Poll: Majority of voters think lockdown states had more economic problems than more open states
Many public officials claimed lockdowns were necessary in part to stave off economic disaster.
The Facts Inside Our Reporter’s Notebook
A majority of U.S. voters that states that locked down hard during the COVID-19 pandemic have fared worse economically than those that stayed more open, according to a new Just the News Daily Poll with Scott Rasmussen.
Fifty-three percent of respondents agree with the poll statement that "states that imposed strict lockdowns" in general have "more economic problems than states with fewer restrictions." Just 21% disagreed, while 26% was uncertain.
Whether states should have – or continue to – put strict coronavirus health-safety restrictions on restaurants, shopping, sporting events and other parts of their state economies has been among the most hotly debated topics in the U.S. political over the past year.
Though many pundits and policy analysts have been arguing for roughly the past 12 months that the U.S. economy should be fully reopen, others have claimed that fear of COVID-19 means consumers and businesses are less likely to participate in a fully open economy even if all restrictions are lifted.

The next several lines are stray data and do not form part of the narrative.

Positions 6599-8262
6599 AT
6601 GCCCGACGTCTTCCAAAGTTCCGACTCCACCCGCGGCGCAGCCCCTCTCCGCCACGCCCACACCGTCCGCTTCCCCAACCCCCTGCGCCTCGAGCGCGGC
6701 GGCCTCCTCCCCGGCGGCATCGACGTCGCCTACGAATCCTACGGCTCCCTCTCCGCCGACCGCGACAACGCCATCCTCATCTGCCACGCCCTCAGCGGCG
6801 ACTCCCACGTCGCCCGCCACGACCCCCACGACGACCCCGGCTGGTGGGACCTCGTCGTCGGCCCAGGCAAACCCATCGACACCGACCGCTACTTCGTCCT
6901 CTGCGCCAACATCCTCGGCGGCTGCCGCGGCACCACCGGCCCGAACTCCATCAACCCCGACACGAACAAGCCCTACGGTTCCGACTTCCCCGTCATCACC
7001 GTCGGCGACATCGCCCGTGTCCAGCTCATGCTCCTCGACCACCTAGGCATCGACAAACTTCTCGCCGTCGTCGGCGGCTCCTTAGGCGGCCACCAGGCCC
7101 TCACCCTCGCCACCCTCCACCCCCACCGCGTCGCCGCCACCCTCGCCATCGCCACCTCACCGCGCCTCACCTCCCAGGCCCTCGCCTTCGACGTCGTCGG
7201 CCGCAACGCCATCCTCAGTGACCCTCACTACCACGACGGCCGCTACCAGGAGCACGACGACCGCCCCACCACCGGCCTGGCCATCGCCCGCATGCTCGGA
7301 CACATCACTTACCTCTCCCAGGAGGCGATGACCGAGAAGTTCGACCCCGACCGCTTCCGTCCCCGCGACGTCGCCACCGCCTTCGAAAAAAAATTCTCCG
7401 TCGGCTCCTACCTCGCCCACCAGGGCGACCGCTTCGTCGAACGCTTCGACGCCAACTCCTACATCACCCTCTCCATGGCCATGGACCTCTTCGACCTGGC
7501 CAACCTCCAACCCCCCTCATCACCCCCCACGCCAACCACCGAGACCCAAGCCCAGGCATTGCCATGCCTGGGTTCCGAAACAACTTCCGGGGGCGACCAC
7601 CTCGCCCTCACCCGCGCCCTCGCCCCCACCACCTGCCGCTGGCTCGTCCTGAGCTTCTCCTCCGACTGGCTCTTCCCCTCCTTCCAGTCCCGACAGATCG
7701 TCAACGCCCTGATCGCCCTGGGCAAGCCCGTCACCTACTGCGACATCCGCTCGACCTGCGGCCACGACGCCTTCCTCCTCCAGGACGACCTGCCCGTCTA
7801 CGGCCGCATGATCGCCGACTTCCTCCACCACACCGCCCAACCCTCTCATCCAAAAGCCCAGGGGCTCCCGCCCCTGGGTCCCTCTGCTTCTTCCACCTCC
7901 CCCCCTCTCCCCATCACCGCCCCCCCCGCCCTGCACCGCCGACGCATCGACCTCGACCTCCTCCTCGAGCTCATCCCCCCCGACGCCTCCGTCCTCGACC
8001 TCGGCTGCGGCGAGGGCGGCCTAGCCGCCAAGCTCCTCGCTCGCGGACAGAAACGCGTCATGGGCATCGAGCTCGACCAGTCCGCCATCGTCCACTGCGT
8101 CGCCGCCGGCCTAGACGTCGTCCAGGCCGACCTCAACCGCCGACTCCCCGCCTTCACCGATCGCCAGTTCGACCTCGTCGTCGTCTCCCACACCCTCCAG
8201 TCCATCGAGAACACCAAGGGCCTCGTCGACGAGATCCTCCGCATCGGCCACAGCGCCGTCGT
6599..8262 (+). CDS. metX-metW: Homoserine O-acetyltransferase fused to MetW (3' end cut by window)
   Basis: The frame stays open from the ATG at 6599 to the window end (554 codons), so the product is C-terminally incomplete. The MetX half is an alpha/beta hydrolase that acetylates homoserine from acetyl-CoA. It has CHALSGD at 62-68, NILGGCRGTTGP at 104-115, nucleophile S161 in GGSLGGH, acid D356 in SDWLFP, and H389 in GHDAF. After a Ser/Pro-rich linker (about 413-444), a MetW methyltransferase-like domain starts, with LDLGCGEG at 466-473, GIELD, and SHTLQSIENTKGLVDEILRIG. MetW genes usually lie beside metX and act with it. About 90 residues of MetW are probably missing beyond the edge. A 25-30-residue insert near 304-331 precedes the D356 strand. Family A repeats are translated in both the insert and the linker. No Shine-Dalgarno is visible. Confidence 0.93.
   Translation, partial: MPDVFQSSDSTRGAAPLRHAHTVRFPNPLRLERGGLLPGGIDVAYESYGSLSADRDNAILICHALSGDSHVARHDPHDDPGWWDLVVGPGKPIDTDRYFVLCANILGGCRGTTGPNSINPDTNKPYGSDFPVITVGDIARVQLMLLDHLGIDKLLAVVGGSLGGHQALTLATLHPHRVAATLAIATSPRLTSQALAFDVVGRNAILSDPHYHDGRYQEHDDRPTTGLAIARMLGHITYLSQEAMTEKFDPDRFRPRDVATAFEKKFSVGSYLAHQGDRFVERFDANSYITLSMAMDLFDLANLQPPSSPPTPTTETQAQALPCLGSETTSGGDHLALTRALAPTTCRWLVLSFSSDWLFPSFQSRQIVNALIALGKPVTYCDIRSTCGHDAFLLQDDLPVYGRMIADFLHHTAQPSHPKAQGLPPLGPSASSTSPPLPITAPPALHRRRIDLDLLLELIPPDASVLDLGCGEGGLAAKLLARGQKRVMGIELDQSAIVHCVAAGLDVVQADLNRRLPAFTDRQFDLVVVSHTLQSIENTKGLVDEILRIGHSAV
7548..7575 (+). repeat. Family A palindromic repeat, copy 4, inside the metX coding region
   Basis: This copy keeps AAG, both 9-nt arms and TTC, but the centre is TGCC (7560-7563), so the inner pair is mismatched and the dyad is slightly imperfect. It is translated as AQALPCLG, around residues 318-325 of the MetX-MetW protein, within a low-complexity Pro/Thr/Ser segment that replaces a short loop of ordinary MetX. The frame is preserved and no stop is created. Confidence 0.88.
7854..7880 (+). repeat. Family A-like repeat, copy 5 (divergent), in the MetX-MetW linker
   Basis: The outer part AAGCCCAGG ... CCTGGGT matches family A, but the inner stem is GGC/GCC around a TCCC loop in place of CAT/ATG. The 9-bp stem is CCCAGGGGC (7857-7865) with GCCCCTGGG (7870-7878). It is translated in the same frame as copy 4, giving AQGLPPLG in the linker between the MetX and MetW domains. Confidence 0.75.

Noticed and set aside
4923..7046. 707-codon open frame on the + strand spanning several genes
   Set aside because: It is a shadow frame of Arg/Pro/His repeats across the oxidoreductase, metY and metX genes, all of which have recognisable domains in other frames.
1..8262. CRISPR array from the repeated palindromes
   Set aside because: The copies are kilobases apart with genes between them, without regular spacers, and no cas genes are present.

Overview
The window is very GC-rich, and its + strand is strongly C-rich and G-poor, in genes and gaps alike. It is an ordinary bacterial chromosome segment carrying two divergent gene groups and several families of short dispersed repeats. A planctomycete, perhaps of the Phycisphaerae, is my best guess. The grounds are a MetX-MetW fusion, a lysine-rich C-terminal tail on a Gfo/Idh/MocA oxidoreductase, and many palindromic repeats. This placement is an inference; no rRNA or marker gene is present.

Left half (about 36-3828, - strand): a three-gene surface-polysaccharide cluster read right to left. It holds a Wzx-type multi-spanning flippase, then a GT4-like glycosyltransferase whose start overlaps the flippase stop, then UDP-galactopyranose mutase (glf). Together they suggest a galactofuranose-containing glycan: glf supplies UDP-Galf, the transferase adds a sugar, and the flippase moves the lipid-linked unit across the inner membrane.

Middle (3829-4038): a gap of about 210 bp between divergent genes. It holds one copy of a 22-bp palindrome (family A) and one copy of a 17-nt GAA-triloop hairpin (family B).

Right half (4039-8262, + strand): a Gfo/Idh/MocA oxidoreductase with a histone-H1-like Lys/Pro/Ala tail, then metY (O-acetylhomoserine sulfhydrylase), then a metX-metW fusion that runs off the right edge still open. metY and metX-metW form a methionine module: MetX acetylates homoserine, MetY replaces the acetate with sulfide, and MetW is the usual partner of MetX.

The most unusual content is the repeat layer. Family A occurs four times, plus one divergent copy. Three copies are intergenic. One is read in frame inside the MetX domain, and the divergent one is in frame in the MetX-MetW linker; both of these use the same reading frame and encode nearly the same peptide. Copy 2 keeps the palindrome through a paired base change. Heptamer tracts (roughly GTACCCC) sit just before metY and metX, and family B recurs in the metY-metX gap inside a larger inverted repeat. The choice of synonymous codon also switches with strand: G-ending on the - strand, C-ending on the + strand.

On the other hand, federal data indicate that at the end of last year states with fewer restrictions, such as Florida and North Dakota, were doing far better than states that had pursued aggressive shutdown policies for most of the year, such as California and New York.
The survey of 1,200 registered voters was conducted by Scott Rasmussen using a mixed mode approach from March 4-6, 2021.
News, Not Noise
- Belarusian Olympic sprinter refuses to board flight from Tokyo, will not return to her home country
- Trump owed $1 million in tax refund by Chicago, but state's attorney seeks to block refund
- Manchin plays spoiler to liberals once again, won't budge on filibuster
- Billionaire Brawl: Federal government denies Bezos claim of inappropriate space contract to Musk
- Bipartisan group of senators unveils $1.2 trillion infrastructure bill